*I make friends or family members chuckle now and then. Not to be confused with a full-blown comedy schtick.

What do I complain and whine about the most?

Apart from eating too many carbs and feeling bloaty? Probably something someone did to offend me. And then it usually turns out to be a misunderstanding. If everyone would just say what they mean (and feel) I think this complaint would disappear (like the carbs on my plate).

What would it looks like if I made the conscious effort to talk (and think) about those things in a positive way?

Back to the first question: I'd probably feel more confidence, right? If I just shut up and let myself be? And as for getting upset over misunderstandings; I probably need to just give people the benefit of the doubt (which is so so difficult for me to do, but I'll try!). And as for the bloating? I doubt thinking positively about my gas will make it go away - so I just made a doctor's appointment to talk about it ;)

So what would it look like if I was more positive with my self-talk?

· via the talented Max Wanger ·

So, what are you saying about you?

Wednesday, 20 March 2013

Joy Juice

I'm going through a change of life right now. No, not that change of life! Being newlyweds, my husband and I are all starry-eyed about buying our first home together. BUT, Toronto is notoriously unfriendly to first-time buyers (It's super pricey here. Unless you don't mind living in a shoebox). We're on our way, but to speed up the process we've moved in with my in-laws so we can pad our downpayment.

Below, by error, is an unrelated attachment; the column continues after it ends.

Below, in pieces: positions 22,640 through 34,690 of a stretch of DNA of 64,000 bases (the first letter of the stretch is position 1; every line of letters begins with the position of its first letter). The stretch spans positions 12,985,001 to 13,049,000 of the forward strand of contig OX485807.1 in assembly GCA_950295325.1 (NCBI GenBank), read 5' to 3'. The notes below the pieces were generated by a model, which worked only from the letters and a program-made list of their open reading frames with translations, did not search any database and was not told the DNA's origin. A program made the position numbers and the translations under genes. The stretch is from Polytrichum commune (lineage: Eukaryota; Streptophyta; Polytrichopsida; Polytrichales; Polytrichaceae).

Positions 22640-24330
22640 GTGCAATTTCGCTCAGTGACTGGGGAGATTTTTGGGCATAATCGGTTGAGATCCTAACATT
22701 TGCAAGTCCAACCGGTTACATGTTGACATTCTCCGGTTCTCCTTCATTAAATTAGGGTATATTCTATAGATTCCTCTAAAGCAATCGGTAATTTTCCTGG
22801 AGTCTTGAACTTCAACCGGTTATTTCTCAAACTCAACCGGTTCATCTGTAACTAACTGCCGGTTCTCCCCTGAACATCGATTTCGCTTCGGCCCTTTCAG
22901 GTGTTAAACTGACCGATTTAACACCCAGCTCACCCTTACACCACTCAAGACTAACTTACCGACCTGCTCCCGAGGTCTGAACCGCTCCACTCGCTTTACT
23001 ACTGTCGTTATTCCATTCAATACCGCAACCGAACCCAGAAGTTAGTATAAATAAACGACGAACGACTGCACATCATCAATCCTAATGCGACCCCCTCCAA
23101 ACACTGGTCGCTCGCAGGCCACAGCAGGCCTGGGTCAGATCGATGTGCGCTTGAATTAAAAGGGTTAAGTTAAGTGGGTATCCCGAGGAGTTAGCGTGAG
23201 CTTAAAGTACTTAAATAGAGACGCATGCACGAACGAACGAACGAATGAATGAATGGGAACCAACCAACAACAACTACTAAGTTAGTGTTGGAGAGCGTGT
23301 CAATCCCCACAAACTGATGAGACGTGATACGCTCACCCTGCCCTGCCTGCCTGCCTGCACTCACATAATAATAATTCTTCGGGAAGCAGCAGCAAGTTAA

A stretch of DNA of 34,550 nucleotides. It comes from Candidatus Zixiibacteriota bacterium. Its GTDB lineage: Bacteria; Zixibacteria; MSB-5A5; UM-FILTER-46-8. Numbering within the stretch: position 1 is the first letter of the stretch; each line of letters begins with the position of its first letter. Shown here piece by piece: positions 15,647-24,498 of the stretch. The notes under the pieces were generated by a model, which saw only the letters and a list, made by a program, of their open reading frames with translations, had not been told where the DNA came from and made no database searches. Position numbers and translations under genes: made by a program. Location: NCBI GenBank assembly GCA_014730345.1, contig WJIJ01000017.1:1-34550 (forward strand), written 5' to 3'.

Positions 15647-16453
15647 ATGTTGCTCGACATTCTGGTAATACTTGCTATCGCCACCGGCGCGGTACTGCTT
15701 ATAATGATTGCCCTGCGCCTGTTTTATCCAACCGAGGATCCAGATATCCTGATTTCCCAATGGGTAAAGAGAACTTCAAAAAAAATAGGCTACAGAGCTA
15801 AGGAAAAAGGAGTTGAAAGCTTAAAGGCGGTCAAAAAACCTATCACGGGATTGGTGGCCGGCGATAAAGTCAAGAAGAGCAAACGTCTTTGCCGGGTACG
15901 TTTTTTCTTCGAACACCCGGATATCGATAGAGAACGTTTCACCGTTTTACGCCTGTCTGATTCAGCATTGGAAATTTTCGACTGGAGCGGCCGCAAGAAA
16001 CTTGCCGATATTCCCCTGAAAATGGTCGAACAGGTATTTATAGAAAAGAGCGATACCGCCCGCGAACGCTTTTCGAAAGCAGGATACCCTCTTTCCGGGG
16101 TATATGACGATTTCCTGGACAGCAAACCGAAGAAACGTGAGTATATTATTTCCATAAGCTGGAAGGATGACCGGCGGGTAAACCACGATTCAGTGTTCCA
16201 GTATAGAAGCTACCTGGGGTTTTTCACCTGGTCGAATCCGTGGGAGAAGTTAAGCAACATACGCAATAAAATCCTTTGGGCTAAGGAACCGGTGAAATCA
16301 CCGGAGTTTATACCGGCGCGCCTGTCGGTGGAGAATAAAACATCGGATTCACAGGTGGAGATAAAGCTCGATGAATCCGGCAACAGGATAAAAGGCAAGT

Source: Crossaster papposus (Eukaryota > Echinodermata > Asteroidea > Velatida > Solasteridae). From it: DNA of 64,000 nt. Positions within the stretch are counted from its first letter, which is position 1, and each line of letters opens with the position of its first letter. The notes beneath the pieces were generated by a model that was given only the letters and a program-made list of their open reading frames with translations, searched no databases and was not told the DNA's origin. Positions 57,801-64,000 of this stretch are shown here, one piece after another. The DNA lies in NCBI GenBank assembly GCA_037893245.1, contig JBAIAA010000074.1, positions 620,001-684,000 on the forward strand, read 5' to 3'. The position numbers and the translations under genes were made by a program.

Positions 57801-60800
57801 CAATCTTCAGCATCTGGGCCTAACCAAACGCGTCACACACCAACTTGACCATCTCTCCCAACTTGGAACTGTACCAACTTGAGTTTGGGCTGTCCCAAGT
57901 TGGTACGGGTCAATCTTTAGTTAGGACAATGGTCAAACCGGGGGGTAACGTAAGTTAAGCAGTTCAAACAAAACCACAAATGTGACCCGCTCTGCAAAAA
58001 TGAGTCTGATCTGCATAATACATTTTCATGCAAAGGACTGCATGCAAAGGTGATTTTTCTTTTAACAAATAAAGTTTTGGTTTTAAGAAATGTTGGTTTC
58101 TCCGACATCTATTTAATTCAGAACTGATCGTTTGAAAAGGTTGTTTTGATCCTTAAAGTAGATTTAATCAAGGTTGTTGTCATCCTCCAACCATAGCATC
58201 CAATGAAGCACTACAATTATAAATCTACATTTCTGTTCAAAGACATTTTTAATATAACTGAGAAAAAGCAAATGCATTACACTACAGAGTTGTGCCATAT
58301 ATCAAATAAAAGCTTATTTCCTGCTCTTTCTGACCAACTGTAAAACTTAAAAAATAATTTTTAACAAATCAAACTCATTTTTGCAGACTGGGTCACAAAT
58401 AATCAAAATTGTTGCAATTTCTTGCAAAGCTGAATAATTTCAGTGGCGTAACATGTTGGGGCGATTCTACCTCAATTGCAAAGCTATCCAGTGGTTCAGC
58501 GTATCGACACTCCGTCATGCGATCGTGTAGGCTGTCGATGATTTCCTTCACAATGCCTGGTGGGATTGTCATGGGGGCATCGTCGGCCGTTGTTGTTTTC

My in-laws are fabulous - so kind and generous, but this is tough for me. I'm so used to living on my own (read: walking around in my undies), so used to doing things my own way (read: spending 3 hours trying a new recipe and eating dinner at 9 as a consequence) that this change is throwing me off-kilter. I don't hate it, it just doesn't feel like home yet. 

I think through every major transition, it's important to take inventory - a little self-reflection is good for the soul and great to get you back on track to being you. So, when I came across Stratejoy and the Joy Juice journaling prompts, I new I had to give it a try!

In a nutshell - Joy Juice emails you a prompt every 3 days. Journal it, blog it, talk it out with a gal pal - however you want to get your juices going is up to you. Each month is based on a theme and by month 12, you'll love yourself so damn much and be on your way to taking over the world. Basically I expect to have the confidence of Beyonce when I'm through with this.